Taking Back Our Stolen History


A snowflake is a person who is easily offended, too emotionally vulnerable to deal with challenging views, and non-resilient compared to others, as well as someone who is hypersensitive to insult or offense, especially a young person on the Left who embraces political correctness and the sensibilities connected to it. It is meant to be derogatory and comes from the fragility of a snowflake that easily melts when coming in contact with an object.

That’s the stunning announcement from insurance firm Aviva, who found that 72 percent of millennials (those between 16-24) think the term “snowflake” is unfairly applied and 74 percent said it could have a “negative impact” on their mental health. Shockingly, the survey also uncovered that the “snowflake generation” also experiences higher levels of anxiety, stress and mental health issues.

The study is just of young people in the UK, but there’s not reason that British snowflakes would be any different from American snowflakes. The Telegraph reports:

The figures also show that young people are more likely to have experienced stress, anxiety and depression in the last year.

Almost half of adults between 16 and 24 said they had experienced stress or anxiety, compared to just over a third of all UK adults.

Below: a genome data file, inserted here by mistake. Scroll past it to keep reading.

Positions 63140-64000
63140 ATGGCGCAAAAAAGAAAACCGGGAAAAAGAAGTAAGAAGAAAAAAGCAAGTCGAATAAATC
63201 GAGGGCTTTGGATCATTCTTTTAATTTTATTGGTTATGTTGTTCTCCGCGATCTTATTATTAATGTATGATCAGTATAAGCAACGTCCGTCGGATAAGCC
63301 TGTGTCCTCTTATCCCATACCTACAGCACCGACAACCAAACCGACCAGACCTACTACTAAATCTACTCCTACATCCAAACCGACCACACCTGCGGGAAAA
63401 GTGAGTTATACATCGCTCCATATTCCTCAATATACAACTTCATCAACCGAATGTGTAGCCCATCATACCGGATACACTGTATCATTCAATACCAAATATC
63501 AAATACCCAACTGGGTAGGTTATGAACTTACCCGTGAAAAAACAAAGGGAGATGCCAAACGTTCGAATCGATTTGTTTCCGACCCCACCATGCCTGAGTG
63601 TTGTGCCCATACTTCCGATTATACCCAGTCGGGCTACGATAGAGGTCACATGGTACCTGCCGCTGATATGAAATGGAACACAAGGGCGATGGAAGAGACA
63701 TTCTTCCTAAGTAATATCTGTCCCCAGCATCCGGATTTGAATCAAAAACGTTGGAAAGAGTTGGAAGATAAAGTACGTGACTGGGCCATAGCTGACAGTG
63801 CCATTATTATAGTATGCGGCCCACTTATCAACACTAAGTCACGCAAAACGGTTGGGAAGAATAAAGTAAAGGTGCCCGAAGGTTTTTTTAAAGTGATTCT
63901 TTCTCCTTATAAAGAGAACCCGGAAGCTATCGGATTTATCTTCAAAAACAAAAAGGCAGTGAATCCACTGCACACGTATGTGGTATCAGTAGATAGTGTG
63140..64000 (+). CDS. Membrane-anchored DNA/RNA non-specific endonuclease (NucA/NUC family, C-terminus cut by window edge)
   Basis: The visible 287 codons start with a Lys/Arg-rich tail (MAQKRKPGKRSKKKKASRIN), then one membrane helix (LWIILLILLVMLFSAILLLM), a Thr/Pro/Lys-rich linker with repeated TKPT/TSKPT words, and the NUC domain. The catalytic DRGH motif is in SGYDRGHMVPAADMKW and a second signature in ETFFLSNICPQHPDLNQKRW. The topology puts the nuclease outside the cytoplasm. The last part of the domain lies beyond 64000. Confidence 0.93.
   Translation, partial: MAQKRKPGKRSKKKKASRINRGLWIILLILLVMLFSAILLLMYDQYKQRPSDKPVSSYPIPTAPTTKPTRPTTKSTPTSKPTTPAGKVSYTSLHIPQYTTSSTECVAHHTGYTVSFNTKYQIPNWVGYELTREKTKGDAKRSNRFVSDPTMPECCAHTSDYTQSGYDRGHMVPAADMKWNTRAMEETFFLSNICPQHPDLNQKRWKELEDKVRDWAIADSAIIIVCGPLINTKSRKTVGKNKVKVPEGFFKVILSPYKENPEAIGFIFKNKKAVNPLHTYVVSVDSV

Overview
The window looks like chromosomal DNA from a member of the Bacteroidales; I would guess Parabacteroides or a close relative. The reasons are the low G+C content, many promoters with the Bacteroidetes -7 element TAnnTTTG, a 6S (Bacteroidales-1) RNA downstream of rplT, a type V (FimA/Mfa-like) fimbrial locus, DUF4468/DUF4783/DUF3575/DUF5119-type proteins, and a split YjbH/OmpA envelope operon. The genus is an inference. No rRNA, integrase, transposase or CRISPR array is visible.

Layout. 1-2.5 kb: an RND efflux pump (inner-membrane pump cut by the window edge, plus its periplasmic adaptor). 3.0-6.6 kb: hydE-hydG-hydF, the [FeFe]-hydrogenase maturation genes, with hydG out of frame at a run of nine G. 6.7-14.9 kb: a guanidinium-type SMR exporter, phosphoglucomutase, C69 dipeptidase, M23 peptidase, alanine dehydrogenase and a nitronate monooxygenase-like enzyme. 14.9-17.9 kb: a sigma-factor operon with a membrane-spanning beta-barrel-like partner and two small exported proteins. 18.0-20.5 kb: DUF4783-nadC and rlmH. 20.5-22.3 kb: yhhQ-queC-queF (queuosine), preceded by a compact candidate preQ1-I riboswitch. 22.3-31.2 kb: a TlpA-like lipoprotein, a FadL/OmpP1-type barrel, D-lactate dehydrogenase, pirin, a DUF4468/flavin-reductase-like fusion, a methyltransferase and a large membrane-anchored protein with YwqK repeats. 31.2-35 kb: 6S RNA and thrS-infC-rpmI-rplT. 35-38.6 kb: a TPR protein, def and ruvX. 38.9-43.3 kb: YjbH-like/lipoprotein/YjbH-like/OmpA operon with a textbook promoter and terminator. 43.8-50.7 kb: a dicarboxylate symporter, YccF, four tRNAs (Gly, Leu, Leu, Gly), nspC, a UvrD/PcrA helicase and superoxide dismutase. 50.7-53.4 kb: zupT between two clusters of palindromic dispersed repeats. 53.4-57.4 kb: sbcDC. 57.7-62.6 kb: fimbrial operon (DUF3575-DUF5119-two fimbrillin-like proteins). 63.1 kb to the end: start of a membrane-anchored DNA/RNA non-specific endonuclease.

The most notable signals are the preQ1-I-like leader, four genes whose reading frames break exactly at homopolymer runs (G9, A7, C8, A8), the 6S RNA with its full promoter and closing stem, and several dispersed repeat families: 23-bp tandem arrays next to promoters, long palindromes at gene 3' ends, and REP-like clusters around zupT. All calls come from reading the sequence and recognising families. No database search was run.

Young adults were also more likely to be uncomfortable talking about a mental health problem, with one in three saying this compared to 27 per cent of all adults.

13 per cent also said they were experiencing a problem but had not sought help, compared to seven per cent of all adults.

The phrase – which many believe originated with the 1999 film “Fight Club” refers to college-age young people who are “triggered” by potentially distressing material and demand “safe spaces” so they can be free from unsavory opinions or ideas. The film contains the line: “You are not special. You are not a beautiful and unique snowflake.”

Generation Snowflake was created by over-protecting people when they were children and the emphasis on self-esteem in childhood resulted in adults “tiptoeing around children’s sensitivities” to avoid “damaging their wellbeing.”